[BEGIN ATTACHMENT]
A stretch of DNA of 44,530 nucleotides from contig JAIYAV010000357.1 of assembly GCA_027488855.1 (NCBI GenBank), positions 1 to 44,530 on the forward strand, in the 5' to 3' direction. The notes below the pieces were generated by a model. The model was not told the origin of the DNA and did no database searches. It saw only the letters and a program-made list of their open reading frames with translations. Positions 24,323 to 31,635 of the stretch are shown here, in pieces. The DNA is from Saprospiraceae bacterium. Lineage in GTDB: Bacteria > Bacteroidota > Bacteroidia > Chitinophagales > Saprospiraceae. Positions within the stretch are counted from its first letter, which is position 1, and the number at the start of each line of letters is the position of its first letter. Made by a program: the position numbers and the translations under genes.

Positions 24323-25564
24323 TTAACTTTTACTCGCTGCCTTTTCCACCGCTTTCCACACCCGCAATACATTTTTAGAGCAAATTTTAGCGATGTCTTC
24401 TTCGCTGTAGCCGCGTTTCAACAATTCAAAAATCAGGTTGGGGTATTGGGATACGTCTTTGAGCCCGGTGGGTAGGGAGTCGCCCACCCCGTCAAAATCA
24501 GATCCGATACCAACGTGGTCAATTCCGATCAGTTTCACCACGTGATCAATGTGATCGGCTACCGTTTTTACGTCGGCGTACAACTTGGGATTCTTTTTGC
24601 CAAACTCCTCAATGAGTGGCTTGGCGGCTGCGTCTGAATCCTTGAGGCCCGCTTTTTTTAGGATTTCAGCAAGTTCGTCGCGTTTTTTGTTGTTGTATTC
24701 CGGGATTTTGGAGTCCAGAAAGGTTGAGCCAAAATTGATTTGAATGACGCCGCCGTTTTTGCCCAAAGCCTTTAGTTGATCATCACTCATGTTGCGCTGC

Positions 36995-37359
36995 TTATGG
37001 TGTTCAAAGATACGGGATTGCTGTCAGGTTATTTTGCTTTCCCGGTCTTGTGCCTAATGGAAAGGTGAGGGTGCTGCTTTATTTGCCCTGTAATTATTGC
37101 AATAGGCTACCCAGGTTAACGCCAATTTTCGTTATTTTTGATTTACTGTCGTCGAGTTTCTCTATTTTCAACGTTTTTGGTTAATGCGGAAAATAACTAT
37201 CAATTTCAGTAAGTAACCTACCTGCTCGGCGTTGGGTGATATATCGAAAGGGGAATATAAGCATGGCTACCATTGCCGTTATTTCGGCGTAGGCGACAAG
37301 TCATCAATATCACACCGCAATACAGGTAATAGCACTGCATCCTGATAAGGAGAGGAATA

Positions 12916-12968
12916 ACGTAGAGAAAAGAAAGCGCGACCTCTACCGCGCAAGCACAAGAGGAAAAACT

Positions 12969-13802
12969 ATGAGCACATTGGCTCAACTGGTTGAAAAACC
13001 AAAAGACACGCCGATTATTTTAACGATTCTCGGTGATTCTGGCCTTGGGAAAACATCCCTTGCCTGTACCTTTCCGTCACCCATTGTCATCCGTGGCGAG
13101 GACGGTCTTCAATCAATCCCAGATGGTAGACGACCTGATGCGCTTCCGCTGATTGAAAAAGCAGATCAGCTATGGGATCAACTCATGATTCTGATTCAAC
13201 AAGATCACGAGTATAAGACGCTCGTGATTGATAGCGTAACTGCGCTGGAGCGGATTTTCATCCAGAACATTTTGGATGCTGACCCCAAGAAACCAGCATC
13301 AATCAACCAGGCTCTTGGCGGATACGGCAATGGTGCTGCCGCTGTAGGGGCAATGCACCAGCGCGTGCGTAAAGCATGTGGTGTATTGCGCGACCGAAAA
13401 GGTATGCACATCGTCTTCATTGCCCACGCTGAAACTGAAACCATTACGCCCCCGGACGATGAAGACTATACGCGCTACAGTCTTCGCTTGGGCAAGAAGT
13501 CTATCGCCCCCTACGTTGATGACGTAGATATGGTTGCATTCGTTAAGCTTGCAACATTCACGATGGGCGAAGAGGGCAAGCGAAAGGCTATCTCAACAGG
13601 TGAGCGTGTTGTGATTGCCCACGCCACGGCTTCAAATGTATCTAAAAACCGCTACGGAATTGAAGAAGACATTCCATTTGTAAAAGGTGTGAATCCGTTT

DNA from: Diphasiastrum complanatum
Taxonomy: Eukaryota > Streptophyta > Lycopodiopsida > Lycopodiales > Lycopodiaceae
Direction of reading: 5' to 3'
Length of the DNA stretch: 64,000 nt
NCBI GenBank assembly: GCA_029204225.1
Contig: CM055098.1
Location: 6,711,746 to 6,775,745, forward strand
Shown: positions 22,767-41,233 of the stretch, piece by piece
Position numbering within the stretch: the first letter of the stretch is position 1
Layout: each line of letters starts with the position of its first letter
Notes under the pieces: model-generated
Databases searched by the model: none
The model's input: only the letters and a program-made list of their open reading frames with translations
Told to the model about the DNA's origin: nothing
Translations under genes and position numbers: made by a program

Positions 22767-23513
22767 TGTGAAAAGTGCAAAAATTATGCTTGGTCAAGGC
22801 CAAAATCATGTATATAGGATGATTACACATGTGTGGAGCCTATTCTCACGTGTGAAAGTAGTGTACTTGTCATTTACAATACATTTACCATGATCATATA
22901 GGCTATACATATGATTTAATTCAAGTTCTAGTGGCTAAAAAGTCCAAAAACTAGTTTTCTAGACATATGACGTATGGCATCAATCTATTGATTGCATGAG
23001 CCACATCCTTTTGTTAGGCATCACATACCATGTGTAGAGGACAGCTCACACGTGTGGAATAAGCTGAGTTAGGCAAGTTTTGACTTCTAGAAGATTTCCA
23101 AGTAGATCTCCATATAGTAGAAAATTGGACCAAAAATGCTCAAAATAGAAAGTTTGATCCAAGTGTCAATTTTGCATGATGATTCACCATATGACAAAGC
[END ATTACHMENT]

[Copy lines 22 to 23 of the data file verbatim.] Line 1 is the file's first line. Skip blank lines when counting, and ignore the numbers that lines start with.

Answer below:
13401 GGTATGCACATCGTCTTCATTGCCCACGCTGAAACTGAAACCATTACGCCCCCGGACGATGAAGACTATACGCGCTACAGTCTTCGCTTGGGCAAGAAGT
13501 CTATCGCCCCCTACGTTGATGACGTAGATATGGTTGCATTCGTTAAGCTTGCAACATTCACGATGGGCGAAGAGGGCAAGCGAAAGGCTATCTCAACAGG